The UK economy is operating within a â€œdigital divideâ€, with half of businesses trailing behind a swathe of tech-savvy â€œpioneerâ€ firms, according to new research.Â A recentÂ study, conducted by the Confederation of British Industry (CBI) and tech giant IBM, found that just over half (55 per cent) of businesses are adoptingÂ innovative digital technologies and processes, leaving the remaining 45 per cent in their wake.
As a result of low uptake, Britain ranks just 14th in the world for company-level adoption of digital technology,Â a far cry from its pole position when it comes to e-commerce and fifth place for availability of technology.Â According to the research, 42 per cent of businesses are held back by a lack of appropriate skills within their workforce, while a third (33 per cent) are unsure about how much return they will see on their investment.Â But there is appetite to embrace digital innovation, with 94 per cent if companies saying they think technology can revolutionise the business landscape, boosting productivity, growth and jobs. And nearly three quarters (73 per cent) think it would prompt greater customer satisfaction.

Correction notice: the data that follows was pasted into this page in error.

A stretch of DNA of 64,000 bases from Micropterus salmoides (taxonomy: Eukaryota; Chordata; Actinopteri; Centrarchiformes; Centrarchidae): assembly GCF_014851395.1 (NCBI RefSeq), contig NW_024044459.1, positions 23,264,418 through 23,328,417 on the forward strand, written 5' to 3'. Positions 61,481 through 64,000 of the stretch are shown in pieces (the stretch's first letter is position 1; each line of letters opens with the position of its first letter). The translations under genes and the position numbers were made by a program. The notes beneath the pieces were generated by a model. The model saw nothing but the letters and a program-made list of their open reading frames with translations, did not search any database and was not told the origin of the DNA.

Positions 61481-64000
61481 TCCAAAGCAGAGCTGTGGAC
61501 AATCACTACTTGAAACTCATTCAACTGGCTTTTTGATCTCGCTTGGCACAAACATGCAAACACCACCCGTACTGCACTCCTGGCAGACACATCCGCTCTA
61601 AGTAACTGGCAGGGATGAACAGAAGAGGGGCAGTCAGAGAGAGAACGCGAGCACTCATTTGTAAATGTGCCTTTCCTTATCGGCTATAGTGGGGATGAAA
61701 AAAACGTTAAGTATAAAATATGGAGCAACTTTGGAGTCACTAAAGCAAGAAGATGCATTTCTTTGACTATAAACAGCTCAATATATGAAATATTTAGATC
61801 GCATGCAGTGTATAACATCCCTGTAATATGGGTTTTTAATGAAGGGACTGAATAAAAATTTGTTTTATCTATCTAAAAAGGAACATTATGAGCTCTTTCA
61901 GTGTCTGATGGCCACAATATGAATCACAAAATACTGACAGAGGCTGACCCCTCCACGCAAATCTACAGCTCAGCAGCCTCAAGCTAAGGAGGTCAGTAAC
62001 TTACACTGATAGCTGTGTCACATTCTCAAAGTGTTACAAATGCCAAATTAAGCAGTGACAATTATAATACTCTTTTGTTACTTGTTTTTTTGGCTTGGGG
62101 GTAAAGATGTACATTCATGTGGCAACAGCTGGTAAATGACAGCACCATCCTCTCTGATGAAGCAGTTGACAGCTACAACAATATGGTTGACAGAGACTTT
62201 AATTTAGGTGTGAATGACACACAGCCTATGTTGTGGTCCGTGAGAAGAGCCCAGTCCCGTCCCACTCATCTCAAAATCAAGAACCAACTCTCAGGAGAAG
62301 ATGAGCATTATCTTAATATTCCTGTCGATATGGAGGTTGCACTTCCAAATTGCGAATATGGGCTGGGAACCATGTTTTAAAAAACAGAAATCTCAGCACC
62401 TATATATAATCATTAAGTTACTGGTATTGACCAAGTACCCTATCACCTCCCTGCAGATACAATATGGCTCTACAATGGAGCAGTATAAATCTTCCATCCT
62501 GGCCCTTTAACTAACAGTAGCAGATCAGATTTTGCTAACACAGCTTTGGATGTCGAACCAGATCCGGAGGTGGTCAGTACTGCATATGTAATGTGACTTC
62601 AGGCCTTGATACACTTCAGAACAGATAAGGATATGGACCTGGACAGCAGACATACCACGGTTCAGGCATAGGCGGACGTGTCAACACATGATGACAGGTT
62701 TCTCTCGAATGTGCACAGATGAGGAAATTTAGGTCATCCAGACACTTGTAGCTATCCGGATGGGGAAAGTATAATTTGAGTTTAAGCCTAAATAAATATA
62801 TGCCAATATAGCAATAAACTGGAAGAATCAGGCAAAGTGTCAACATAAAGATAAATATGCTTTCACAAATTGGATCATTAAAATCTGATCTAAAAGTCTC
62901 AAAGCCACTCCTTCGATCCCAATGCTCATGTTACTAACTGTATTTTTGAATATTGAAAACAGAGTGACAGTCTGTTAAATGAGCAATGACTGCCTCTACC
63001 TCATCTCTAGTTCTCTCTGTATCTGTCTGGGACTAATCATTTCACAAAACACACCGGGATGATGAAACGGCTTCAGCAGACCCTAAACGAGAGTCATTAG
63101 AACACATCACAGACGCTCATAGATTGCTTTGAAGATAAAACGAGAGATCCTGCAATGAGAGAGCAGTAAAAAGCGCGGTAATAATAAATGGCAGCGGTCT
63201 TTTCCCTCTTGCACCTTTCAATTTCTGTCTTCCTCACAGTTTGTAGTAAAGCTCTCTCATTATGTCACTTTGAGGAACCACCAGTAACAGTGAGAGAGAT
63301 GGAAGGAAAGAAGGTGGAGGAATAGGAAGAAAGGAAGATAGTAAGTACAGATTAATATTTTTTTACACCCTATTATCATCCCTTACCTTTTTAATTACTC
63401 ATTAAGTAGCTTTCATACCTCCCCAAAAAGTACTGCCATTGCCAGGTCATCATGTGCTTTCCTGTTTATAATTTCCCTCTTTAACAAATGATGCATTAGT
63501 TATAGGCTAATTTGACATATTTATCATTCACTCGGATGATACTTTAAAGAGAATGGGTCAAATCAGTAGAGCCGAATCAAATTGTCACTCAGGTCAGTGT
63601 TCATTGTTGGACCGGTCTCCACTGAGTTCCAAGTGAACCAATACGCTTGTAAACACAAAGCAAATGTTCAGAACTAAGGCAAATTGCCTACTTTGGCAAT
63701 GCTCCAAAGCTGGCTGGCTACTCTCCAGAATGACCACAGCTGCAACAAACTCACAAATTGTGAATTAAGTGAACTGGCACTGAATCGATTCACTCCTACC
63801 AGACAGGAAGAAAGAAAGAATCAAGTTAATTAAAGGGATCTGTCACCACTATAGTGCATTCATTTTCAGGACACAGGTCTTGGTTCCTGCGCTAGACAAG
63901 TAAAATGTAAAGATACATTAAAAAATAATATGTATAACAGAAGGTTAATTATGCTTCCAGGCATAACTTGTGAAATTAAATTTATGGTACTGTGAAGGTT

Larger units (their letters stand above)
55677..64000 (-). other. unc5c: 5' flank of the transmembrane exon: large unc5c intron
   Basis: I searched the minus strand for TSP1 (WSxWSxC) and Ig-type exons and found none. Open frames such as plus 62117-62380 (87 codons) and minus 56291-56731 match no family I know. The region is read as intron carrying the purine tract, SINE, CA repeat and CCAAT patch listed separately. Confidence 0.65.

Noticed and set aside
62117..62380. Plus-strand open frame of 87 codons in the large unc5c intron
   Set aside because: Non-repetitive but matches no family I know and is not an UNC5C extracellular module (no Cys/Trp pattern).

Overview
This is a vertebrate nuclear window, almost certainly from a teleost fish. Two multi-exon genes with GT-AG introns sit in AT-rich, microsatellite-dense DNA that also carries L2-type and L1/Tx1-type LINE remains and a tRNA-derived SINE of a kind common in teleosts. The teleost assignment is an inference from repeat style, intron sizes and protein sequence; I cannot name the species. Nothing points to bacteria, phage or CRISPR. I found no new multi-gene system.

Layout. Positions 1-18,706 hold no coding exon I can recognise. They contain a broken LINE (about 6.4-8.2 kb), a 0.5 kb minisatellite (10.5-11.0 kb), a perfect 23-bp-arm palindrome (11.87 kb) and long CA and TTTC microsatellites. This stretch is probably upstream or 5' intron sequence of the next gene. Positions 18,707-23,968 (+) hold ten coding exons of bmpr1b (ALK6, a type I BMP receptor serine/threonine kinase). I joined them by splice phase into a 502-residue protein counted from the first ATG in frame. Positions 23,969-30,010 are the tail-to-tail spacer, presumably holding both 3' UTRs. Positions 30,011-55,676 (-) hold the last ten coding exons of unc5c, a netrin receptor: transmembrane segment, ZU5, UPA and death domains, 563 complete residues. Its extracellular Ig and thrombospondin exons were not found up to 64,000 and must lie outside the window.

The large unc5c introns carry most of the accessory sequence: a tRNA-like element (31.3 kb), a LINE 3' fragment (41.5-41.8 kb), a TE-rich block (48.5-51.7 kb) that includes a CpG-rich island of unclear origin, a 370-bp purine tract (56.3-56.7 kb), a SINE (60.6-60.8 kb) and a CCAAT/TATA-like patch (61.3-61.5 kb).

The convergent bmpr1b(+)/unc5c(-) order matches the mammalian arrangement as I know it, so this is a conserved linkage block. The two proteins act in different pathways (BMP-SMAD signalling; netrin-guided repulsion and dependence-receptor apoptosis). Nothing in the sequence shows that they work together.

Bring it to the board
The key for businesses to maximise on these opportunities lies in the makeup of their executive boards, the CBI said. They should include a chief tech or digital officer, as well as drawing on the expertise and input of a younger generation, so-called â€œdigital nativesâ€.Â Carolyn Fairbairn, CBI Director-General, said: â€œBusinesses globally are in the throes of an extraordinary digital revolution that is transforming productivity and creating a new generation of winning companies.Â â€œBut in the UK, too many firms are being left behind.Â While pioneering firms are seizing digital opportunities, nearly half are struggling, a growing digital divide that is threatening UK competitiveness.
â€œItâ€™s vital that businesses in all sectors from manufacturing to retail truly understand digital technologyâ€™s potential, from the boardroom to the shop or factory floor.Â â€œGiving digital a human face by appointing a chief technology officer will help businesses build the long-term digital strategies that will be critical to their futures.Â And by harnessing the expertise of the generation at the heart of the digital revolution, firms will be better able to make the right investments for their digital future.â€